Then he looked at her, and though he really did try at this stage to be reasonable, something of the intense attraction he felt for her blazed in his eyes.

She was sufficiently delectable a picture to turn the sagest head. There was something so absolutely pure white about that skin, it seemed good to eat, flawless, unlined, unblemished, under this brilliant light.

The way her silvery blond hair grew was just the right way a woman's hair ought to grow, he thought; low on a high, broad brow, rippling and soft, and quantities of it. What could it be like to caress it, to run one's fingers through it, to bury one's face in it? Ah! and then there were her tender eyes, dewy and shadowed with dark lashes, and so intensely blue. His glance wandered farther afield. Such a figure! slender and graceful and fine. There was something almost childish about it all; the innocent look of a very young girl, with the polish of the woman, garbed by an artist. It seemed the great pearls in her ears were not more milkily white than her throat, and he was sure were also her little slender hands, that did not fidget, but lay idly in her lap, holding her blue parasol. He would like to have taken off her gloves to see.

Passionate devotion was surging up in his breast.

And he was an Englishman, and it was still the morning. There was no moon now and he had not even breakfasted! This shows sufficiently to what state he had come.

"I want you to tell me all about Versailles," she said, looking to the left and the gray wing beyond the chapel. "Its histories and its meanings. I used to read about it all after Sarah brought me here once for our treat, but you probably are learned upon the subject, and I want to know."

"I would much rather hear what you did when Sarah brought you here for your treat," he said.

"Oh! it was a very simple day," and she leaned back and laughed softly at the recollection. "Papa was very hard up at that time, you know, and we were rather poor, so we came as cheaply as we could, Sarah, Clementine, and I, and I remember there were some very snuffy men in the train—we could not go first-class, you see—and one of them rather frightened me."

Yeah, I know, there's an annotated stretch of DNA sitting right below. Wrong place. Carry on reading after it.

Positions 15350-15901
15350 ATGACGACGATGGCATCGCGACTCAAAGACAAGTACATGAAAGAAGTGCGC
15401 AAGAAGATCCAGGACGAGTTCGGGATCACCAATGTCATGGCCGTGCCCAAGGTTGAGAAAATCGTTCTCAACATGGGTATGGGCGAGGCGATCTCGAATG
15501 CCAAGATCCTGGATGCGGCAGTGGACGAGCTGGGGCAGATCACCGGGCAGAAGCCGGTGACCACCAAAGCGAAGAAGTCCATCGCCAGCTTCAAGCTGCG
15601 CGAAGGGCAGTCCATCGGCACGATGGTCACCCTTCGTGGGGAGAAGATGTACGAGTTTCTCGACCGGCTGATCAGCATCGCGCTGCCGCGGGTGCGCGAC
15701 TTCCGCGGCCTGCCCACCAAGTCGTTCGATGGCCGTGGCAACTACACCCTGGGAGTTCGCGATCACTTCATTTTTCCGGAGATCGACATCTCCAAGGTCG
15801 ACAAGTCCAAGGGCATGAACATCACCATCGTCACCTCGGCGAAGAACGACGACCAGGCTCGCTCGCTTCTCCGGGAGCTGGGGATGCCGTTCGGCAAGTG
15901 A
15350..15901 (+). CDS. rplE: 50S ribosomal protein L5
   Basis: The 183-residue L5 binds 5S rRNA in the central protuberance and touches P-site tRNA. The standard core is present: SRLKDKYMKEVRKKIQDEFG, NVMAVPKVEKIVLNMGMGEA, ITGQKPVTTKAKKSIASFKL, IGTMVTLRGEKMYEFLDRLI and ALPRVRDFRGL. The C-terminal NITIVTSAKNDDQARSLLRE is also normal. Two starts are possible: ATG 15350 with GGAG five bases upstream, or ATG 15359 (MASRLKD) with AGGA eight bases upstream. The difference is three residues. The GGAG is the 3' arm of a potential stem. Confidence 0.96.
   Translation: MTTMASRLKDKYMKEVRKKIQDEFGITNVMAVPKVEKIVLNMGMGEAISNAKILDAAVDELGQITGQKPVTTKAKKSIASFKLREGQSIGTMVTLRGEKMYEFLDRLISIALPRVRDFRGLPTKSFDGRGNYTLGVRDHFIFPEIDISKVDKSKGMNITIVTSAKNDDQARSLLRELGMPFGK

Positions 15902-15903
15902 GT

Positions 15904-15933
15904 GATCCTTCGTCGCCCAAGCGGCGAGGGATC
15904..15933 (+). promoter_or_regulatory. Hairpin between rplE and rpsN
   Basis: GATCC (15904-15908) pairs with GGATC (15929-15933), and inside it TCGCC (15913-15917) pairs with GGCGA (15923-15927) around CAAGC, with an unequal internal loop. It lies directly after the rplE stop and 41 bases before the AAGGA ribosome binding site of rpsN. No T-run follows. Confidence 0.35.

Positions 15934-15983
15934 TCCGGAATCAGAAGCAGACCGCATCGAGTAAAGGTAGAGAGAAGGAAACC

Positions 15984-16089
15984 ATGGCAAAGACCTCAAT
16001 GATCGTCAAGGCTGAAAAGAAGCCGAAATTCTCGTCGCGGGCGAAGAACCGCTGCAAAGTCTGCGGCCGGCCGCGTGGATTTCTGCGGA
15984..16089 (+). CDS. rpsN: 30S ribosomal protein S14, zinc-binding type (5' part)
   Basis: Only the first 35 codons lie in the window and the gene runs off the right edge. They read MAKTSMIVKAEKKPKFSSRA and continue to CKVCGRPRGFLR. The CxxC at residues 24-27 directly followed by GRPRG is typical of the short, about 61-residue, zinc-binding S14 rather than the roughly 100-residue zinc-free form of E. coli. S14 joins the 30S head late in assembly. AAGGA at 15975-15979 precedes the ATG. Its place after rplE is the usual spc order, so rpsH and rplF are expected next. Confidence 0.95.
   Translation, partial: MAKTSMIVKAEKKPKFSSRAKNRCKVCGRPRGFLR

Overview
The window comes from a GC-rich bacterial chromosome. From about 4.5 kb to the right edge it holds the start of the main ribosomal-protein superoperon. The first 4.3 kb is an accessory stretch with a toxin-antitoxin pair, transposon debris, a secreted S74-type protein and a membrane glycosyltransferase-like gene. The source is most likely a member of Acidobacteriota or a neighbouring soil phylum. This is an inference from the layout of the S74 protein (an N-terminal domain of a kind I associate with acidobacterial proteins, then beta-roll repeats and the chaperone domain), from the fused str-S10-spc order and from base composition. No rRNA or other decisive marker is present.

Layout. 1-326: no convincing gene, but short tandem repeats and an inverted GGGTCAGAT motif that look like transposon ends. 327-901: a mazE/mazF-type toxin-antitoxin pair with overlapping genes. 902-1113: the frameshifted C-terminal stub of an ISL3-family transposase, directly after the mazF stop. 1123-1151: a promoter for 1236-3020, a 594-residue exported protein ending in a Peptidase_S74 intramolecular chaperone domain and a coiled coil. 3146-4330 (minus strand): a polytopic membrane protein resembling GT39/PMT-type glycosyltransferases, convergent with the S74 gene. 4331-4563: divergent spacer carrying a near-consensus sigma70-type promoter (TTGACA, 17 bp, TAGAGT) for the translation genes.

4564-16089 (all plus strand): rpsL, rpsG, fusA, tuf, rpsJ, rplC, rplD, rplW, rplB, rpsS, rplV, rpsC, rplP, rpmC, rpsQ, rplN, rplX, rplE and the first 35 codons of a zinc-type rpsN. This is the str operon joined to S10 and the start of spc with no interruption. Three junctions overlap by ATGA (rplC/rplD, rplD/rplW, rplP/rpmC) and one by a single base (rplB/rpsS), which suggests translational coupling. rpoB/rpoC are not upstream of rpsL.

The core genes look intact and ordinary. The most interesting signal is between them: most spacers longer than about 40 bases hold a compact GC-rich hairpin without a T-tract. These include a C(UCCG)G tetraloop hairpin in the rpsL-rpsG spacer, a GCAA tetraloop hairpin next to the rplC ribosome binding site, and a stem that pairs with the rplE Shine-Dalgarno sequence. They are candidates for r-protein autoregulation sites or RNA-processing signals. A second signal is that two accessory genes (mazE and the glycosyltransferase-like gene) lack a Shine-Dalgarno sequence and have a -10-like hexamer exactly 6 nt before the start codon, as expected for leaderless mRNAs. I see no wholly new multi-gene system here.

"The brute!" said Hector.

"I think I was about fourteen."

"And even then perfectly beautiful, I expect," he commented to himself.

"We walked up from the station, and oh! we saw all the galleries and we ran all over the park, but we missed the way to Trianon somehow and never saw that, and when we got back here we were too tired to start again. We had only had sandwiches, you see, that we brought with us, and some funny little drinks at a cafe down there," and she pointed vaguely towards the lake, "because we found we had only one franc fifty between us all. But we were so happy, and Clementine knows a great deal, and told us many things which were quite different from what was in the guide-books—but it seems so long, long ago. Do you know it must be six years." And she looked at him seriously.

"Half a lifetime!" agreed Hector, with a whimsical smile.

"Oh! you are laughing at me!" she said, and there was a cloud in the blue stars which looked up at him.

He made a movement nearer her—while his deep voice took every tone of tenderness.

"Indeed, indeed I am not—you dear little girl! I love to hear of your day. I was only smiling to think that six years ago you were a baby child, and I was then an old man in feeling—let me see, I was twenty-five, and I was in Russia."

He stopped suddenly; there were some circumstances which, sitting there beside her, he would rather not remember connected with Russia.

This was one of the peculiarities of Theodora. There was something about her which seemed to wither up all low or vicious things. It was not that she filled people with ascetic thoughts of saints and angels and their mother in heaven, only she seemed suddenly to enhance simple joys with beauty and charm.